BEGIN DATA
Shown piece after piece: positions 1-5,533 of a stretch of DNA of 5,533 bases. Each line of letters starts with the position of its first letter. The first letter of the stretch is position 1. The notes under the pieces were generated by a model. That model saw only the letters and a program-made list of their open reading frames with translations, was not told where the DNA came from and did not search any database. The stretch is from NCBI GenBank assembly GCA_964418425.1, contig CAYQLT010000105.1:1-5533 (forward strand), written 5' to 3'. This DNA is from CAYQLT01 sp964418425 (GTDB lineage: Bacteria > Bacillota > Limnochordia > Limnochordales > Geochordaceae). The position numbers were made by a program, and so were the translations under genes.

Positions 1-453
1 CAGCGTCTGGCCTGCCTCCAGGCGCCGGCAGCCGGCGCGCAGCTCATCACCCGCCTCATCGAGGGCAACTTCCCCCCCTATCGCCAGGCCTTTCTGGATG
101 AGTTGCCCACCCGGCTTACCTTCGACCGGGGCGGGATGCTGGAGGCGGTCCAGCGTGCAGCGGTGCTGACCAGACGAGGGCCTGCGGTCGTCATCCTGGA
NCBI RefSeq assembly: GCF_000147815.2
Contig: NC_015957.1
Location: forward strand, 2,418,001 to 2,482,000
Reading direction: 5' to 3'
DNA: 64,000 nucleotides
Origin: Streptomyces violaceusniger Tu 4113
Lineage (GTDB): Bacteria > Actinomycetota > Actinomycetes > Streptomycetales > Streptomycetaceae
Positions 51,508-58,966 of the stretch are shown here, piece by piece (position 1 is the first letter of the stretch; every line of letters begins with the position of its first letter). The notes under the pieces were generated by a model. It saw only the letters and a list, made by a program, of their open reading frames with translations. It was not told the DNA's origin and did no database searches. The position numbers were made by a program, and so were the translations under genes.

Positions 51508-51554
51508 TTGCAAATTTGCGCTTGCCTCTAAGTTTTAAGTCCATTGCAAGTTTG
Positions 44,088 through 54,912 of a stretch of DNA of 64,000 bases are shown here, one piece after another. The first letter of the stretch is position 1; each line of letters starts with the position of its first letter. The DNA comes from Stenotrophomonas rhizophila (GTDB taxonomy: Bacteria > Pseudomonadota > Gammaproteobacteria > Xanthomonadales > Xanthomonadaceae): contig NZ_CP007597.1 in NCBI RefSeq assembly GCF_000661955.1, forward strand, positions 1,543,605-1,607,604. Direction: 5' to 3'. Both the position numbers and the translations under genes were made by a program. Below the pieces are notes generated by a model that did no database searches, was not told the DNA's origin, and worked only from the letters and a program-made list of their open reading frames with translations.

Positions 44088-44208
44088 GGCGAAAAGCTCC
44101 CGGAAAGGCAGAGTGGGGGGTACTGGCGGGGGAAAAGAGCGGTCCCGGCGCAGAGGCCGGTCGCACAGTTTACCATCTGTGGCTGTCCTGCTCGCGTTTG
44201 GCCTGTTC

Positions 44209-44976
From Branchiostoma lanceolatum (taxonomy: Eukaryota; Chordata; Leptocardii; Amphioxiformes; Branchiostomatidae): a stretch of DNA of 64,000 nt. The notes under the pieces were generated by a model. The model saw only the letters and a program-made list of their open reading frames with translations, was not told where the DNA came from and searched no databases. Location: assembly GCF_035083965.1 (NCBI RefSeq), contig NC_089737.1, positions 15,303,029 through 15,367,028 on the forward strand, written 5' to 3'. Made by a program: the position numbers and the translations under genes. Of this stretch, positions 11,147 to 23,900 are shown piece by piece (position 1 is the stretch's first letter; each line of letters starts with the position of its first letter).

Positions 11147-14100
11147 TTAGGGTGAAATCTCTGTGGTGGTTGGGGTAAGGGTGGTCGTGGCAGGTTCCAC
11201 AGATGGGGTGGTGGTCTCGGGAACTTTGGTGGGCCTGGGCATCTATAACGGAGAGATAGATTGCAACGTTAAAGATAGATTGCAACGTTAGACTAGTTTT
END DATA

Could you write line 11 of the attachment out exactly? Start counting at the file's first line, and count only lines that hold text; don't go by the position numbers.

Lineage (GTDB): Bacteria > Actinomycetota > Actinomycetes > Streptomycetales > Streptomycetaceae